Three Futures

Paradise, Hell, or Overrated?

The Inevitable

Understanding the 12 Technological Forces That Will Shape Our Future

Kevin Kelly 2016 Bvtn 303.483 KEL


Kevin Kelly consumes content, and writes about it. But does he make? anything physical, like webservers or book printing plants? These are the economic chokepoints, and with industry consolidation, the owners of his future. Techno-serfdom.


In real life, we make two steps forward and one step back, until war (engendered by thwarted expectations) takes us ten steps back. On average, we advance over time, and the future will be better, but each increment of better will be harder to do. We won't get there by watching stunts on youtube.

Missing from the index: power (political and electrical), physical resources, pollution, savings, investment, insight, relevance, meaning, invention (except of crime), discipline, contemplation, poverty, charity, peacemaking, freedom, reputation, honor, responsibility ... This is perpetual adolescence, not a future for resposible adults.

You Are Not A Gadget

A Manifesto

Jaron Lanier 2010 Bvtn 303.4833 LAN


Jaron Lanier makes music, and worries about free content. But when sorta-OK content can be created almost for free by a surplus of willing providers, and copying is free, why pay for more?

In 1930s Africa, Karen Blixen (Isak Dinesen) writes of illiterate natives paying semiliterate letter writers to write letters and read them. In a rich educated society, those who want to can write and read their own letters. Certainly there are superb letter writers and discerning readers available, but why should we hire them? Perhaps an even richer society will dispense with professional musicians and actors and writers, and (aided by some technology) democratize the creation of vast quantities of personalized entertainment.

If Lanier's personality matches his writing, I probably don't want to meet him.

p10 Lanier writes that MIDI "locks in" notes and that MIDI "has become to hard to change". That's bullshit, MIDI is like ascii, a format to convey some kinds of messages. MIDI can be the timing controller for delivering much more complex messages, including subsampled timing and URLs for very complex behaviors. "Change IS hard", and requires effort. Don't grouse, do better.

p11 Lanier writes that "a UNIX program is often similar to a simulation of a person typing quickly". Another standard interface, but we can move 3D highdef animations that way. Most importlantly, a "quickly typed" message can initiate programs of arbitrary complexity (which someone has to imagine, design, write, and debug).

p11 Unix tends to "want". No, it is a paradigm for description of processes. Some processes fit the paradigm better than others, which privileges such processes. That's an annoyance for those who would priviledge other processes, but they can write design tools to mitigate the annoyances.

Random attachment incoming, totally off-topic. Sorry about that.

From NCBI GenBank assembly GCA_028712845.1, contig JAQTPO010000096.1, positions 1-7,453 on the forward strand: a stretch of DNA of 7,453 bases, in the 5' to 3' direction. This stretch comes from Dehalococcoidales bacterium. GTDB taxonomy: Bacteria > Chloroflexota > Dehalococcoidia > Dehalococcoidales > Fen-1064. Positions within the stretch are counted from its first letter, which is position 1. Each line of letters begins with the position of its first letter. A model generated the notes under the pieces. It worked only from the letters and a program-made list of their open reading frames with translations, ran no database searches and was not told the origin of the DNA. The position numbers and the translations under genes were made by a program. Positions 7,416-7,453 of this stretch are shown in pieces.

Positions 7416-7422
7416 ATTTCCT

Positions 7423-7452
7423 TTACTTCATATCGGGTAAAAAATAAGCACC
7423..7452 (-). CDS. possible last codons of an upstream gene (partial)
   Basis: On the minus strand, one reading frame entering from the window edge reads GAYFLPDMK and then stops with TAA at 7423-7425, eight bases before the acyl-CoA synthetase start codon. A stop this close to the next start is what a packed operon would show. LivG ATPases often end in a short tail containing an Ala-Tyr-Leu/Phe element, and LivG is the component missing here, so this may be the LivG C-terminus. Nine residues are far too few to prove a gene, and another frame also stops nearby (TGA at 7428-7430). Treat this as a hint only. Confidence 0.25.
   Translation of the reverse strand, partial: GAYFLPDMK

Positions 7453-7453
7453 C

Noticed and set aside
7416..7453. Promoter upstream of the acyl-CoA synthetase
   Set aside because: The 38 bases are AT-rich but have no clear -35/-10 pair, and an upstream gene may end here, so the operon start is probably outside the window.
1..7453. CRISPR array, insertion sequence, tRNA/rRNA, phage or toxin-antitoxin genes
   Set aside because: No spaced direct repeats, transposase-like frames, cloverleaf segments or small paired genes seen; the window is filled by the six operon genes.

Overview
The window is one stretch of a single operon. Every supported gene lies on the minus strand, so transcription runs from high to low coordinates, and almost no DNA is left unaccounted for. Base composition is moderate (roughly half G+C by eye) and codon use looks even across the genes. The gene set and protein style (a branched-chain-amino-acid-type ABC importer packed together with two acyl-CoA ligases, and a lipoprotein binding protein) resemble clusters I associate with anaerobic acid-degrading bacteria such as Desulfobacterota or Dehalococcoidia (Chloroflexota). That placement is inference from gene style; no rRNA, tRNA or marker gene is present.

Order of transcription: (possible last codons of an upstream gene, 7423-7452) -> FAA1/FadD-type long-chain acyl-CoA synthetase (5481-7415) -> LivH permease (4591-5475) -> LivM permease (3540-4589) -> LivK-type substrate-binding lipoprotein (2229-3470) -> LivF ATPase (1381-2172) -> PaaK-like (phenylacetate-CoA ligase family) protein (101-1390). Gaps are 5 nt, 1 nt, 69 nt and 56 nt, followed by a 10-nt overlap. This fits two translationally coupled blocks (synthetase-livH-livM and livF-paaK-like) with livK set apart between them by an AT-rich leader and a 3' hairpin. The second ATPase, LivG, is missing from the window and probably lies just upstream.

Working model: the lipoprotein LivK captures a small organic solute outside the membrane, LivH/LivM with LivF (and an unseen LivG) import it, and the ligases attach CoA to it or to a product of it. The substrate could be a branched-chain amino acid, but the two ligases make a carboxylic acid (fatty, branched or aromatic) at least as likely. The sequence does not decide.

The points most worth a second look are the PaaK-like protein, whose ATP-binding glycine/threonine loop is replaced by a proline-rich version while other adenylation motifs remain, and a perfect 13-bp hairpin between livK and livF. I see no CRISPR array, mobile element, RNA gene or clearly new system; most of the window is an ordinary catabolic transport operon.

p12 I was trying to do what MIDI does not ... UNIX was too brittle and clumsy for that. Or perhaps Lanier is too brittle and clumsy (and vague) to discover a design that accomplishes his goals. A real time operating system (there are *nix versions) that do this, and with the right hardware they can achieve any time granularity he wants. His problems stem from the nature of stored-program digital computers, which process streams more efficiently than they process interrupts. Context switching is expensive. Brains are interrupt-driven, and digital hardware can be, too.

p13 What happened to trains, files, and musical notes could happen to the definition of a human being People have many definititions, and many proclivities. They can become sponge-like filter feeders, or goal-seeking free swimmers. Computer owners don't want them idle, and don't want them making expensive context switches, so they design the interfaces to channel us into a predictable stream: bits out, fungable user data back.

Frustrating. Lanier does not like what people are becoming, and I don't either. But he (seemingly) sees solutions in limits and control and top-down impositions (such as a structure for micropayments in return for individual data), because individuals make bad choices. What makes his own bad choices better than the rest of ours?

Lanier is the anti-Kelly, but "the truth" is not on a line somewhere in between. The truth has as many dimensions as there are people, and when individuals actively collaborate, those dimensions get explored. There is no mass market solution for individual exploration without freedom of association (and dissociation). Stick to the DNA of a free society, and don't restrict interaction for efficiency, profitability, or security, and amazing collaborations and ideas will emerge. Some amazingly bad; hopefully those failures will be public and instructive to the other seven billion of us.

Who Owns The Future?

Jaron Lanier, Mult Central 303.4833 L2878w 2013



The Myths of Technology Change

Bob Seidensticker 3006 Bvtn 303.483 SEI

Read cover to cover, this places hype about future technological marvels in context.

Seidensticker is my kind of party pooper. At some point, all parties need pooping, so we can start looking for the next party. He is more earnest and fact-driven than Lanier. As a lover of facts, I enjoyed this book.

My engineering philosophy is "that won't work, but this might." "Won't work" is my raw material. Here's a whole book full.

The basic ideas: most breakthroughs aren't. Real breakthroughs take years or decades to get noticed, then grow exponentially (driven by rapid adoption) until they fill their niche. Chips are not the first - printing presses and mass produced literature were the 16th century's hardware and software.


ThreeFutures (last edited 2017-12-28 00:16:31 by KeithLofstrom)